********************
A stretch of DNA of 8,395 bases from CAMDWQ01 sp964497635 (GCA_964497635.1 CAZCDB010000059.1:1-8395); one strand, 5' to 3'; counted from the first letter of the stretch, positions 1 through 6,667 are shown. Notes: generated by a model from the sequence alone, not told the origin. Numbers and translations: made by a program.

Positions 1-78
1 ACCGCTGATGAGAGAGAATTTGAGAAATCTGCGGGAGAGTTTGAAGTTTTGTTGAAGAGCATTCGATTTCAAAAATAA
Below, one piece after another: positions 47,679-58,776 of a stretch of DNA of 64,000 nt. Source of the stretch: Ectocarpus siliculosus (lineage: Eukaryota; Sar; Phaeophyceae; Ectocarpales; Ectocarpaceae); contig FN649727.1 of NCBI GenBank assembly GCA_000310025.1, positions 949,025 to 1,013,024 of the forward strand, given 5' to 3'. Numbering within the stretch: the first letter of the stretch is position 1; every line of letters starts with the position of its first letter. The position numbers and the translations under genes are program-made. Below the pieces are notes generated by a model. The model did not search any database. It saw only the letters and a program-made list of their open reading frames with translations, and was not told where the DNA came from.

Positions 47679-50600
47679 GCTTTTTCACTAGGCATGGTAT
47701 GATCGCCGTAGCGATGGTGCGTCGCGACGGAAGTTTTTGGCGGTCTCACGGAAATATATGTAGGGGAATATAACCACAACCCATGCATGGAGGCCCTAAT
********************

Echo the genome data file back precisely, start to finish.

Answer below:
A stretch of DNA of 8,395 bases from CAMDWQ01 sp964497635 (GCA_964497635.1 CAZCDB010000059.1:1-8395); one strand, 5' to 3'; counted from the first letter of the stretch, positions 1 through 6,667 are shown. Notes: generated by a model from the sequence alone, not told the origin. Numbers and translations: made by a program.

Positions 1-78
1 ACCGCTGATGAGAGAGAATTTGAGAAATCTGCGGGAGAGTTTGAAGTTTTGTTGAAGAGCATTCGATTTCAAAAATAA
Below, one piece after another: positions 47,679-58,776 of a stretch of DNA of 64,000 nt. Source of the stretch: Ectocarpus siliculosus (lineage: Eukaryota; Sar; Phaeophyceae; Ectocarpales; Ectocarpaceae); contig FN649727.1 of NCBI GenBank assembly GCA_000310025.1, positions 949,025 to 1,013,024 of the forward strand, given 5' to 3'. Numbering within the stretch: the first letter of the stretch is position 1; every line of letters starts with the position of its first letter. The position numbers and the translations under genes are program-made. Below the pieces are notes generated by a model. The model did not search any database. It saw only the letters and a program-made list of their open reading frames with translations, and was not told where the DNA came from.

Positions 47679-50600
47679 GCTTTTTCACTAGGCATGGTAT
47701 GATCGCCGTAGCGATGGTGCGTCGCGACGGAAGTTTTTGGCGGTCTCACGGAAATATATGTAGGGGAATATAACCACAACCCATGCATGGAGGCCCTAAT